Bad Arts Writing: Part 2
I should preface this by saying that we all make mistakes. Certainly, given the pressures of space and time, we have all at one point or another chosen the road more frequently traveled. And I don't single out the errors of this particular journalist for personal reasons.
However, a review Sunday in the Charleston Post and Courier on a performance by the Charleston Symphony Orchestra exemplifies why I believe reviewing as it is popularly understood to mean has a problematic future in the newsroom.
The review, as it is put into practice here, follows the tenets of journalism: what happened, where did it happen, who did it and was it good. It is a thumbs-up/thumbs-down approach that falls in line with the logic of consumer journalism -- give the reader value by telling the reader what's worth spending money on.
With this ideology in mind, the critic does not provide context, meaning, observation beyond the event, commentary or insight -- all the things that would give reviews a raison d'etre both for those who did not attend the concert and for those who did.
This is the kind of thing that Mitchell Stephens talks about in his brilliant and convincing article in the latest issue of the Columbia Journalism Review.
"The extra value our quality news organizations can and must regularly add is analysis: thoughtful, incisive attempts to divine the significance of events -- insights, not just information [my bold]. What is required -- if journalism is to move beyond selling cheap, widely available, staler-than-your-muffin news -- is, to choose a not very journalistic-sounding word, wisdom.
"Here's more historical precedent: In the days when dailies monopolized breaking news, slower journals -- weeklies like The Nation, The New Republic, Time -- stepped back from breaking news and sold smart analysis. Now it is the dailies, and even the evening news shows, that are slow. Now it is time for them to take that step back."
I can't add much to Stephens' article, because it is so comprehensive and so insighful. However, what I will say is that the more we write in the fashion exercised by the Charleston writer, the more we are undermining our own jobs.
That's because thumbs-up/thumbs-down reviews can be done so much better in venues other than newspapers. Yahoo!, for instance. Perhaps Yahoo! can't connect on a local level, but consider how the Wikipedia model seems to be giving the newspaper industry cause to consider the viability of reader-generated reviews.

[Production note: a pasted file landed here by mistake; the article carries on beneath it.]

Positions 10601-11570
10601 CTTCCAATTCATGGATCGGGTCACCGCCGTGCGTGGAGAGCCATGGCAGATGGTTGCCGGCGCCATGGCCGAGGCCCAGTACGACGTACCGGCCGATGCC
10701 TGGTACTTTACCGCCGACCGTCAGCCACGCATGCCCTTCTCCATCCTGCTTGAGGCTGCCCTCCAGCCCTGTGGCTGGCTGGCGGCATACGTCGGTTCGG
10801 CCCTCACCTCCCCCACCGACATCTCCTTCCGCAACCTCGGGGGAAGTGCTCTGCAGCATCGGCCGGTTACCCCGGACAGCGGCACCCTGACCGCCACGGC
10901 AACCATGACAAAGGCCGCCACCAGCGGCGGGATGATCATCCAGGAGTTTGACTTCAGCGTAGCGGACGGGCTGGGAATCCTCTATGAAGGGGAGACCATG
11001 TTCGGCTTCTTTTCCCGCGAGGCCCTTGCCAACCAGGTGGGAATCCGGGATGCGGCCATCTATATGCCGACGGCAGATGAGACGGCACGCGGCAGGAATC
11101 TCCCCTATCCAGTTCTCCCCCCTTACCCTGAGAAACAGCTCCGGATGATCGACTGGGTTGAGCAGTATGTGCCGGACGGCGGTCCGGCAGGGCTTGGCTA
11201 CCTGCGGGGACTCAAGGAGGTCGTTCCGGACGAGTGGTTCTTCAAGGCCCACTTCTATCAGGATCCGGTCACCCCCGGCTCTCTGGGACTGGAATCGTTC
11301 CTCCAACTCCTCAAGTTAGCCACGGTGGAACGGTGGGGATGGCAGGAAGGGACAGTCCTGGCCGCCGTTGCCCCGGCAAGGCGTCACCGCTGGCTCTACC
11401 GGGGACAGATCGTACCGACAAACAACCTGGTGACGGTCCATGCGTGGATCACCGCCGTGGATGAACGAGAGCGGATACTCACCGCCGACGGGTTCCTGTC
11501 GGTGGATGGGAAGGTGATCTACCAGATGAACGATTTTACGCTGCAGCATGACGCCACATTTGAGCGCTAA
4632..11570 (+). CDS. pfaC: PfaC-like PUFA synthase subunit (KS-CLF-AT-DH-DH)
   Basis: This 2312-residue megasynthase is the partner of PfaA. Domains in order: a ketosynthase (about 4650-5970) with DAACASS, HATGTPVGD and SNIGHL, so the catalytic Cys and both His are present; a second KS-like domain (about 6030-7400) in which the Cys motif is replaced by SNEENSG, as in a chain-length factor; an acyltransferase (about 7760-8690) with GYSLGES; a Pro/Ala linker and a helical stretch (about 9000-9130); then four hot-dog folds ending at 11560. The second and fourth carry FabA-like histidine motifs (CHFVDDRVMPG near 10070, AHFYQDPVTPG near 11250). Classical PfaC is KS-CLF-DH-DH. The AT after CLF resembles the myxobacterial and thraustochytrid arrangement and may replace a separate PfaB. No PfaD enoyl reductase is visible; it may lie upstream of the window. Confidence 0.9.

Why not? All the newsroom staffers are doing is going to concerts and saying who, when, where and if it was good, right? Why pay them a salary and benefits when we can get the same product for free and get readers to buy into publications, which are "no longer in the newspaper business, but in the information business."
Thus Spake Management . . .
Bloggers We Love
Bridgette Redman and Lansing Theater
Drew McManus' "Neo Classical" at the Partial Observer
Marc Moss (Missoula, MT artist)
Mary Louise Schumacher's "Art City"
Other Great Sites
American Composers Orchestra
Arts & Letters Daily
Center for Arts and Culture
Cultural Policy and the Arts National Data Archive
National Arts Journalism Program
NEA Arts Journalism Institute for Dance Criticism
NEA Arts Journalism Institute in Classical Music and Opera
NEA Arts Journalism Institute in Theater & Musical Theater
New Music Box: American Music Center
USC Annenberg/Getty Arts Journalism Program
AJ BlogsAJBlogCentral | rss
Terry Teachout on the arts in New York City
Andrew Taylor on the business of arts & culture
rock culture approximately
Laura Collins-Hughes on arts, culture and coverage
Richard Kessler on arts education
Douglas McLennan's blog
Dalouge Smith advocates for the Arts
Art from the American Outback
For immediate release: the arts are marketable
No genre is the new genre
David Jays on theatre and dance
Paul Levy measures the Angles
Judith H. Dobrzynski on Culture
John Rockwell on the arts
Jan Herman - arts, media & culture with 'tude
Apollinaire Scherr talks about dance
Tobi Tobias on dance et al...
Howard Mandel's freelance Urban Improvisation
Focus on New Orleans. Jazz and Other Sounds
Doug Ramsey on Jazz and other matters...
Jeff Weinstein's Cultural Mixology
Martha Bayles on Film...
Fresh ideas on building arts communities
Greg Sandow performs a book-in-progress
Exploring Orchestras w/ Henry Fogel
Harvey Sachs on music, and various digressions
Bruce Brubaker on all things Piano
Kyle Gann on music after the fact
Greg Sandow on the future of Classical Music
Norman Lebrecht on Shifting Sound Worlds
Jerome Weeks on Books
Scott McLemee on books, ideas & trash-culture ephemera
Wendy Rosenfield: covering drama, onstage and off
Chloe Veltman on how culture will save the world
Public Art, Public Space
Regina Hackett takes her Art To Go
John Perreault's art diary
Lee Rosenbaum's Cultural Commentary
Tyler Green's modern & contemporary art blog